34 Other inventions to his credit include celophane tape, waxed paper, an improved version of the typewriter keyboard, and "the electric pencil", a forerunner to today's fax machine.
35 Close friend of Henry Ford.
36 Is credited with the invention of sprocketed cinema film.
37 Many of his experimental films were made in a small wooden building dubbed "The Black Maria" (spelled Maria but pronounced "Mariah") because it resembled a police wagon of the same name. Edison's Black Maria was built on a lot next to his lab and office. The building, essentially a large wooden shed covered with tar paper, was small enough that it was mounted on circular tracks so it could be turned to accommodate sunlight through an opening in the roof. The original has long since burned down, but a reproduction of the structure is located at the Edison National Historic Site (a museum with a preserved laboratory facility) in West Orange, New Jersey.
38 Is venerated by a sect of the Shinto faith as "the god of electrcity".
39 While his partial deafness was the subject of a great deal of speculation and mythology, it is generally assumed that it was caused by a childhood bout of scarlet fever.
40 In his later years, he often committed social faux pas by making racist and anti-Semitic comments before the press.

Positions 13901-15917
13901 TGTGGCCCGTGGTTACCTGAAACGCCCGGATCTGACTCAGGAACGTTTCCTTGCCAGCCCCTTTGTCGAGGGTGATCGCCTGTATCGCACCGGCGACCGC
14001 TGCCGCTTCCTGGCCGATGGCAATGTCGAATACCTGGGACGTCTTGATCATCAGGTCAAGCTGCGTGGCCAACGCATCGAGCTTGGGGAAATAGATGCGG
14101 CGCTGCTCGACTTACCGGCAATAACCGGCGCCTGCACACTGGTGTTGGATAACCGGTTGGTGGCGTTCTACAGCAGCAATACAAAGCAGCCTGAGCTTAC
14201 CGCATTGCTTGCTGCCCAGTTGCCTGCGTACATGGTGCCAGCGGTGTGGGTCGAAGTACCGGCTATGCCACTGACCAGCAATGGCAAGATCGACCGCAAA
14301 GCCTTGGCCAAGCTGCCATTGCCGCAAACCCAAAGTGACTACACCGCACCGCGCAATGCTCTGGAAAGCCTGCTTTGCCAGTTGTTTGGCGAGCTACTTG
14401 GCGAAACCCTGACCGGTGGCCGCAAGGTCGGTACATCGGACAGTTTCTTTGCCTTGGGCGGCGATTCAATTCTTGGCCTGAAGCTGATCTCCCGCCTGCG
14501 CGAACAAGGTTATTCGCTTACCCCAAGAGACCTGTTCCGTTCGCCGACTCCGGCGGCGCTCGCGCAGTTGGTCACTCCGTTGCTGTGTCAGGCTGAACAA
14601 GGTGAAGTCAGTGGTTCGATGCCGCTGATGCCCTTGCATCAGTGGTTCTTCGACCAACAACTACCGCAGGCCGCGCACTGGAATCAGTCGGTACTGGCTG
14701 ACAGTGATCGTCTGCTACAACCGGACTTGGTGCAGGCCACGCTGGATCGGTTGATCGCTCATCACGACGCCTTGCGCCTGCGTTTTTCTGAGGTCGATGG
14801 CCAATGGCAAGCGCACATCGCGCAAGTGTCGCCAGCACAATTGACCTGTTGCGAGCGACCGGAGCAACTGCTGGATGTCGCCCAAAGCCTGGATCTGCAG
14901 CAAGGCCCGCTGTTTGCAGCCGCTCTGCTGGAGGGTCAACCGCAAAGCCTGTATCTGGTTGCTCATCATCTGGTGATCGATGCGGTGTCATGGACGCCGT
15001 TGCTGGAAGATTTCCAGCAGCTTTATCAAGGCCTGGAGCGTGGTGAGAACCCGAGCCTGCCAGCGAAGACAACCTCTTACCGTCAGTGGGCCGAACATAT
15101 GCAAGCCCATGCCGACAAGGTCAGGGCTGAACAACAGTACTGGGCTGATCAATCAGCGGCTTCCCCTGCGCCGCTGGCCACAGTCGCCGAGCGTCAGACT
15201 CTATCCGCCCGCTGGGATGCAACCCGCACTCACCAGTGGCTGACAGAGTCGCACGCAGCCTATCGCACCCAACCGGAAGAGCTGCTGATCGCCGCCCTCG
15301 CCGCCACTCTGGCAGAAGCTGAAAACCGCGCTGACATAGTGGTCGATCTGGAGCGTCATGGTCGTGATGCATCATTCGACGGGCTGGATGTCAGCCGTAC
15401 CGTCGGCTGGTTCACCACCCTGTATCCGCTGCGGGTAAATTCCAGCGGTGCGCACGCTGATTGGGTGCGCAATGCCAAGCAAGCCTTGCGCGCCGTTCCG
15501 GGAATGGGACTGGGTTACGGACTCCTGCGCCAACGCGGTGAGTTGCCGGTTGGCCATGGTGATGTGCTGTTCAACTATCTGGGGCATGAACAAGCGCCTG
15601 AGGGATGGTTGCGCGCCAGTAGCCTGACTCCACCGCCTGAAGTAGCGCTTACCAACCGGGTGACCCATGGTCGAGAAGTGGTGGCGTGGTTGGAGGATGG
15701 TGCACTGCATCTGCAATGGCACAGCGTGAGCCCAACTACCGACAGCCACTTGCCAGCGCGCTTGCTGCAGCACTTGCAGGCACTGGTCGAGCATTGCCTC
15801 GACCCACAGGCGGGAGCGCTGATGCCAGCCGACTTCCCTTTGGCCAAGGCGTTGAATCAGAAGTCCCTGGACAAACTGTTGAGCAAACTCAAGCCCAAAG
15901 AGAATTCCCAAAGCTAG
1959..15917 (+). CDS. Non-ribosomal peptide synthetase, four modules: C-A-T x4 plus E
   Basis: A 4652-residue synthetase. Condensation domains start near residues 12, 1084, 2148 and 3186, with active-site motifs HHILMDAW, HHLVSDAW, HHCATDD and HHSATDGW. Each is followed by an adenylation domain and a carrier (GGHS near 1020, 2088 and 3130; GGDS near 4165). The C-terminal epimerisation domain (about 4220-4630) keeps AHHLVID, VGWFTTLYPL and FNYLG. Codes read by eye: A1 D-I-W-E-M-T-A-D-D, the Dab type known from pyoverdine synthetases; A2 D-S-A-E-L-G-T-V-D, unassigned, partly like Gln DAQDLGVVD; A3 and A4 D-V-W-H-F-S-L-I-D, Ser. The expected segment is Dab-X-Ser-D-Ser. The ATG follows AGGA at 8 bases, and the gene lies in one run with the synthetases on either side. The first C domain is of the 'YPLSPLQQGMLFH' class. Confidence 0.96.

41 Serbian inventor Nikola Tesla (credited with the practical development of alternating current) briefly worked for Edison as a technician. He quit after arguing with Edison one too many times.
42 Enjoyed communication with Morse Code so much that he proposed marriage to his girlfriend in it, and nicknamed his children "Dot" and "Dash".
43 Was home-schooled.
44 Reportedly drank "wine coca" (a medicinal tonic made from coca leaves, the same type of coca that cocaine is extracted from) during marathon research sessions that ran into the night.
45 Using a primative cylinder and foil device, he created the first known recording of a human voice (his own, reciting the poem "Mary Had A Little Lamb").
46 When he lay dying at his home in New Jersey, newspaper reporters were anxiously awaiting a sign from his wife of his death. She signaled Edison's passing by turing a light ON, not off, in his bedroom.
47 Made several experimental short films, some lasting only several seconds, mostly to test his equipment. One film--Edison Kinetoscopic Record of a Sneeze (1894)--which features a man sneezing, runs for 1-1/2 seconds.
48 Inducted into the National Inventors Hall of Fame, 1973 (sole charter inductee).

1 [on action] Everything comes to him who hustles while he waits.
2 [on encouragement/discouragement] I never allow myself to become discouraged under any circumstances...The three great essentials to achieve anything worthwhile are, first, hard work; second, stick-to-Itiveness; third, common sense.
3 Opportunity is missed by most people because it's dressed in overalls and looks like work.
4 School was repulsive to me.
5 My mother was the making of me. She understood me; she let me follow my bent. She was so true, so sure of me; and I felt I had something to live for, someone I must not disappoint.
6 [His last words, after lapsing in and out of consciousness] It is very beautiful over there.